Of course, selling that novel meant that I could resume wasting time on fun car projects; the first one was the Black Metal V8olvo 24 Hours of LeMons car in 2008, followed by the 20R Sprite Hell Project, the Dodge A100 Hell Project, and whatever I buy next; right now, I’m torn between a Leyland P76, an early Toyota Century, a ZAZ-968, and a ’71 Chrysler Newport coupe with 6-71 blower and manual transmission. Do I wish I still had the Impala? Yes, every day. Am I glad that I forced myself to write that first novel? Yes, every day. The next Murilee Martin novel is in the works for 2012, by the way.

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61 Comments on “1965 Impala Hell Project, Part 20: The End...”

  • avatar
    Jack Baruth

    I met Murilee more than three years ago at an Audi event. From the moment our eyes met across a crowded room full of lifestyle journalists chattering like outlet-store Furbys about food and football, I knew we would be together. This was a man with a story to tell. I am so happy he is here at TTAC I just could totes die.

  • avatar

    And that, my friends, is the end.

  • avatar

    Glad I stumbled upon your old DOTS posts on Jalapnik and you’ve inspired me to do my own version of that for my own online journal, but the goal there was to find as many cars between my apartment and the grocery store here in Seattle that dated from whenever to about 1992.

    And in the 5 blocks or so, I found something like 15-20 such finds in various states of condition that day.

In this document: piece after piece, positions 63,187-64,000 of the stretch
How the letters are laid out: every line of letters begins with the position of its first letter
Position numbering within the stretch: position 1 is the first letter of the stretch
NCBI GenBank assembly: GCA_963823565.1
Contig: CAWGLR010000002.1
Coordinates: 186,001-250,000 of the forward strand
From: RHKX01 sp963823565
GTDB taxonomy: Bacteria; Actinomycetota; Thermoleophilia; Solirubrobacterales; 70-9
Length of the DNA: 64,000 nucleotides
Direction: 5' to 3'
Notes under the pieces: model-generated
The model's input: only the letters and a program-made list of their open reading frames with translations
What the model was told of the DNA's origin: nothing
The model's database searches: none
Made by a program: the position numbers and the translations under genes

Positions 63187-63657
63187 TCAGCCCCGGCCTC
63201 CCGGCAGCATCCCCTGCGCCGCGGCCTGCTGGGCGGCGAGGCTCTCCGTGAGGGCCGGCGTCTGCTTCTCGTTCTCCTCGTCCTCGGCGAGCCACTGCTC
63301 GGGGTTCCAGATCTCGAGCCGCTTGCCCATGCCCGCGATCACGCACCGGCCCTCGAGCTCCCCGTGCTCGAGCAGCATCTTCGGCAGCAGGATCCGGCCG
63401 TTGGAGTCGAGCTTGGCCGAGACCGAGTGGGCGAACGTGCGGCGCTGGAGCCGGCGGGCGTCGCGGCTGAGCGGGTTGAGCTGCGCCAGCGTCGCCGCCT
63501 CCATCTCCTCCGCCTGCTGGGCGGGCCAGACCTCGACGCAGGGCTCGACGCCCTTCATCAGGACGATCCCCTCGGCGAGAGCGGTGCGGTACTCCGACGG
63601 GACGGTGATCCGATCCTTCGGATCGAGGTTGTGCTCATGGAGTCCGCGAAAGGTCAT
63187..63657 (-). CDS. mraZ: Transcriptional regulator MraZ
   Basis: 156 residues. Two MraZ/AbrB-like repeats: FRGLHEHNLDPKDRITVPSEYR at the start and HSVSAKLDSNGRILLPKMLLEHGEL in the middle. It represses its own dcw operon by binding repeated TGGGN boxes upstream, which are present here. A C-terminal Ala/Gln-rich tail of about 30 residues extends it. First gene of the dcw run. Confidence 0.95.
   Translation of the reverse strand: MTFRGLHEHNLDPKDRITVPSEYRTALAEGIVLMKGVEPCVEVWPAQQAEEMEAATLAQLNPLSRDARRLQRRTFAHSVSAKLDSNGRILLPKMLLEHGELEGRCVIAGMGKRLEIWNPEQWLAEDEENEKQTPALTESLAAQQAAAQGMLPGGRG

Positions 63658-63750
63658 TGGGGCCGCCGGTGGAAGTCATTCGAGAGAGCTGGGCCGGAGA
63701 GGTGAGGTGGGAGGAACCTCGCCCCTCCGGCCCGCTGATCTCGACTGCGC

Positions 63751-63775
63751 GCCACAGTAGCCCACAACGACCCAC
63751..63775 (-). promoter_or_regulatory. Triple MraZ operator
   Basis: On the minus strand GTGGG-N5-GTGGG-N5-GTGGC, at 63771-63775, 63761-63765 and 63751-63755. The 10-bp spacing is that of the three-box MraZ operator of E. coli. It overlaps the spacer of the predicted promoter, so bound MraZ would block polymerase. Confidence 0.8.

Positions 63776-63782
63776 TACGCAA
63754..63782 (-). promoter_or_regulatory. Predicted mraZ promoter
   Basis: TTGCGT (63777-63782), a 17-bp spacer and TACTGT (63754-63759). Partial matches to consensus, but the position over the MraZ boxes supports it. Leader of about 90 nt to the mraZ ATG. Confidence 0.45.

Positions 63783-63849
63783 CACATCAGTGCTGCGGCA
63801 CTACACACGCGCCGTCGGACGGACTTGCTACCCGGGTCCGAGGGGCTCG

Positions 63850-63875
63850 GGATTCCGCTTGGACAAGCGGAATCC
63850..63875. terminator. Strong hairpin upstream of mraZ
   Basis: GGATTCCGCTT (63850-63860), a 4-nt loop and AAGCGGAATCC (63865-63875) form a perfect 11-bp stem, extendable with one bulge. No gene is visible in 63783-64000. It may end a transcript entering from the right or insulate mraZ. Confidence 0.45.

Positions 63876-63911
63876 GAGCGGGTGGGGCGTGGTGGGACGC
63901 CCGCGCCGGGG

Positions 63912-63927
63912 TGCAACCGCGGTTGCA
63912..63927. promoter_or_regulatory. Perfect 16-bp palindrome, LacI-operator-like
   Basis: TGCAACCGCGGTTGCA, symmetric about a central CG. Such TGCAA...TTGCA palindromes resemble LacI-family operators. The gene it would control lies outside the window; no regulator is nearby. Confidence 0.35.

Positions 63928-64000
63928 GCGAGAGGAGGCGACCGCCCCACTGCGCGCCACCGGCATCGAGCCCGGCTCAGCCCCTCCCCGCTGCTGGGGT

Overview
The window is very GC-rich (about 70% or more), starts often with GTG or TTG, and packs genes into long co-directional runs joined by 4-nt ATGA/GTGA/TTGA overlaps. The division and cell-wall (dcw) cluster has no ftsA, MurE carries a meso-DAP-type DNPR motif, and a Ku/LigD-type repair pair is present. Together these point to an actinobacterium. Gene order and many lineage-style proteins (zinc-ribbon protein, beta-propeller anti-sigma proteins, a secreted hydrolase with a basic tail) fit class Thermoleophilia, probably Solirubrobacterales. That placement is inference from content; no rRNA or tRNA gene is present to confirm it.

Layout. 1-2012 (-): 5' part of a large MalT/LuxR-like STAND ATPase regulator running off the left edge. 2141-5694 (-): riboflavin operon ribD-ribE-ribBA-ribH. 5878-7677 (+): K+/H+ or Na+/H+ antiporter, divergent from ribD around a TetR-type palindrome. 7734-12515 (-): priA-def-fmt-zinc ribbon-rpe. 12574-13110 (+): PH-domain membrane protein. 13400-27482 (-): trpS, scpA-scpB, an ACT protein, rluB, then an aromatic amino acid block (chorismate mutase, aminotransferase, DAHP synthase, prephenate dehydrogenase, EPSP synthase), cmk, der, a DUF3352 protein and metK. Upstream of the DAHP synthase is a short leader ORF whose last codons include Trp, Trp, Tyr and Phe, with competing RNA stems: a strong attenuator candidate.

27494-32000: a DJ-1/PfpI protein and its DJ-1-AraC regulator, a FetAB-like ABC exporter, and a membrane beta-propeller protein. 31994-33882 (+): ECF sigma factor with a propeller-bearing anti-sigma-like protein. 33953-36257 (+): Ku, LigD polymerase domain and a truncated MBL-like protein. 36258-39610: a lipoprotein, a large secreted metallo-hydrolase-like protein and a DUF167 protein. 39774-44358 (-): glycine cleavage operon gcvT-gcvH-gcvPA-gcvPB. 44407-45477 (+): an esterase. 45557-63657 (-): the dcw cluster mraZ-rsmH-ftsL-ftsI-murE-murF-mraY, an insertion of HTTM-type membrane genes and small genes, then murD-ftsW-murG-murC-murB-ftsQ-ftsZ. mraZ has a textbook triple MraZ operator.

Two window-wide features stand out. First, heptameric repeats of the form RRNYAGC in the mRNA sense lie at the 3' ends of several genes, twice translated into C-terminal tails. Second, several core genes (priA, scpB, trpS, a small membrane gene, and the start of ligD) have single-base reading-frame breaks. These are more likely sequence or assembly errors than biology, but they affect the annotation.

This whole story of your Impala hell project has been very interesting to read and of how it served you in ways unexpected at first and how it saw you go from a broke college student to a middle class guy along the way.

    I’m at a crossroads myself now in my late 40’s though for the past 4 years, I’ve managed to survive with a job that barely pays enough to pay rent and bills most months.

    Great job Muralee.

  • avatar

    Loved the story.

    Happy I do not live in a 900 square foot cottage that limits my junk because I still have the 57 chevy 210 I picked up 38 years ago. I don’t know what I would/could do if I had to dump it.

    Glad your engine lives on but mostly glad you are here writing. You keep writing and I’ll keep reading.

  • avatar

    Well done, sir. Excellent and entertaining series.

  • avatar

    I eagerly await the Cameron Crowe treatment of your Impala story. Like ‘Almost famous’, I think it would be highly watchable!

  • avatar
    Mark in Maine

    Thank you for that whole story, Murilee. I looked forward to each installment, as did many others on here. As an expat Midwesterner, it was also neat to learn more about the non-mainstream art & music scene on the left coast during that time period. My prior knowledge of the art car world was limited to a guy one town over who did fun things with Tin Snails a few years back, so the saga of your evolving build was an entertaining one. Thanks again!

  • avatar
    Jetstar 88

    You didn’t at least keep the custom dash you made? That was a work of art.

  • avatar

    Truly enjoyed this series, Murilee. Somewhat sad for it to come to a close, but glad things worked out how they did for you – we’re all benefiting from the role it played in getting you here.